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. We use the wellknown framework of concrete categories to show how much of standard universal algebra may be done in an abstract and still rather intuitive way. This is used to recast the unifying view of behavioural semantics of specications based on behavioural satisfaction and, respectively, on behavioural equivalence of models abstracting away from many particular features of standard algebras. We also give an explicit representation of behavioural equivalence between models in terms of behavioural correspondences. 1 Introduction Behavioural semantics for specications plays a crucial role in the formalisation of the development process, where a specication need not be implemented exactly but only so that the required system behaviour is achieved  the idea goes back to [GGM76], [Hoa72]; see e.g. [ST95] for the context in which we view it now. There have been two basic approaches to behavioural semantics of speci cations. One introduces a new behavioural satisfaction o...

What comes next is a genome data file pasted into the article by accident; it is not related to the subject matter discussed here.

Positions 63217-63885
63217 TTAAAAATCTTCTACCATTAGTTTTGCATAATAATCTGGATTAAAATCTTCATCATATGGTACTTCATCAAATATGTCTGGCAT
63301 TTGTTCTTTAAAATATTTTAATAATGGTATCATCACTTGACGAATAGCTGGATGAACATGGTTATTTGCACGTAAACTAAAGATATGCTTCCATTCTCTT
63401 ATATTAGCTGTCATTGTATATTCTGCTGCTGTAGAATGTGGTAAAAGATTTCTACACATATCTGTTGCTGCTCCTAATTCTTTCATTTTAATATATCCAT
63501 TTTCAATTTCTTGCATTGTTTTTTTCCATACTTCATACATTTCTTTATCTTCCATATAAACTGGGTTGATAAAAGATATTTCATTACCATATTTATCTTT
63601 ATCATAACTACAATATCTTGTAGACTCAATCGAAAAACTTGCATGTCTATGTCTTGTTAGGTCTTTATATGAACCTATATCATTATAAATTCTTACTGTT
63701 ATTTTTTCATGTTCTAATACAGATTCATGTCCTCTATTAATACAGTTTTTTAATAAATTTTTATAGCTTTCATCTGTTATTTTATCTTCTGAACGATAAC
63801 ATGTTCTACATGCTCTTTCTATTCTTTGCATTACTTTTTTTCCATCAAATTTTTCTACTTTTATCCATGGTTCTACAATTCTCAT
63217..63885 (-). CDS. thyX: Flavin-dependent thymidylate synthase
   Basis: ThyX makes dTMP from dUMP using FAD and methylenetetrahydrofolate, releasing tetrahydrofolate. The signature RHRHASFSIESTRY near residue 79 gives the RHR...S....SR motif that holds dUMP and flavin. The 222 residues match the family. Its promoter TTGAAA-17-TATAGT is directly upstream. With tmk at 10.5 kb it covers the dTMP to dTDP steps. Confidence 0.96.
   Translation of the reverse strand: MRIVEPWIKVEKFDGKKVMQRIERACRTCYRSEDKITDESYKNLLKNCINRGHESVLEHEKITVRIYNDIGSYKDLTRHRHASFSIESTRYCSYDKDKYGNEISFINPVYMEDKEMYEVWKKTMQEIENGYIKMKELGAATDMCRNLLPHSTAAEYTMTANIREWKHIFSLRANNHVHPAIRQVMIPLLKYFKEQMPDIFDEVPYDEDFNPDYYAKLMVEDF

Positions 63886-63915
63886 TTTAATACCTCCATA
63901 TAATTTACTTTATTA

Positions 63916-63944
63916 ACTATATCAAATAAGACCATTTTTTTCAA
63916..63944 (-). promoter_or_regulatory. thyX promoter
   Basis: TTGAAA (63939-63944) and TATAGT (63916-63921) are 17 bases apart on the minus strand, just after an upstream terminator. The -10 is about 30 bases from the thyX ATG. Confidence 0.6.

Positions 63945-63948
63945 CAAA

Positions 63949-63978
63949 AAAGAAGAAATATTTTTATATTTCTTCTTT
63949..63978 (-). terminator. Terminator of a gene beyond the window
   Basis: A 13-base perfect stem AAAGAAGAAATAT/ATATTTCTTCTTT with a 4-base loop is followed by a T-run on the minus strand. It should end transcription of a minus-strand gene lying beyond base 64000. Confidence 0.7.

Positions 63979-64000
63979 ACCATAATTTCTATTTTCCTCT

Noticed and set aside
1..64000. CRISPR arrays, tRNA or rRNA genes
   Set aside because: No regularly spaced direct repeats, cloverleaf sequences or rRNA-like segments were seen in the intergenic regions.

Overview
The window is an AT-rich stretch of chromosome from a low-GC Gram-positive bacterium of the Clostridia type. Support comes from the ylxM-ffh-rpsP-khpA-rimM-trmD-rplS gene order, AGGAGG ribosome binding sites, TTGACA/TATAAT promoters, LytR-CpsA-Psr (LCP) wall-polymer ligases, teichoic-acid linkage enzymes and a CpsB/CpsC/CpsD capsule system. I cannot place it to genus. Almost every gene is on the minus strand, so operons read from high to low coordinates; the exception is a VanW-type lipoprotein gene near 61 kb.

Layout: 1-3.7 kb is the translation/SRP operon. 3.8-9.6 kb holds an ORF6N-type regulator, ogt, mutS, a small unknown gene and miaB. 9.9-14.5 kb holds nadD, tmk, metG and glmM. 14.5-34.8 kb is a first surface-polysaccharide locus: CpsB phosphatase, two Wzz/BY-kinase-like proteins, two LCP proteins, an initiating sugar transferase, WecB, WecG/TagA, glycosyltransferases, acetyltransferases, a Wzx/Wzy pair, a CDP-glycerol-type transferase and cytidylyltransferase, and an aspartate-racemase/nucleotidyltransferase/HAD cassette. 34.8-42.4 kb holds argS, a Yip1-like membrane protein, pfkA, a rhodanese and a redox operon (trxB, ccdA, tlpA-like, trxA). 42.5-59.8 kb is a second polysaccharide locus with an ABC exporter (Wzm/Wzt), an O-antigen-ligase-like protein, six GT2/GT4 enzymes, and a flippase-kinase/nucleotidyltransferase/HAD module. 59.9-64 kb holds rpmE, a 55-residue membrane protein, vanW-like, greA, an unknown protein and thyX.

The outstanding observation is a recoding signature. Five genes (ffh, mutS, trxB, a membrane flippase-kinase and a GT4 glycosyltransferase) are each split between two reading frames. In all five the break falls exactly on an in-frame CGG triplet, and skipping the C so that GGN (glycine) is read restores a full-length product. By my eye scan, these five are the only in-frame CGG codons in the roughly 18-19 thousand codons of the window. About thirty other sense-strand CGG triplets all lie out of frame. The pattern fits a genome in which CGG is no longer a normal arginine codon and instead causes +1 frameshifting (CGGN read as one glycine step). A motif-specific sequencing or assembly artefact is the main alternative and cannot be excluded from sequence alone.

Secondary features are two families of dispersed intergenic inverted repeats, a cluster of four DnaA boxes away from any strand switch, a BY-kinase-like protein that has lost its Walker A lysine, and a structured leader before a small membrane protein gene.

On Behavioural Abstraction and Behavioural Satisfaction in HigherOrder Logic
, 1996
"... The behavioural semantics of specifications with higherorder logical formulae as axioms is analyzed. A characterization of behavioural abstraction via behavioural satisfaction of formulae in which the equality symbol is interpreted as indistinguishability, which is due to Reichel and was recently g ..."
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Cited by 25 (5 self)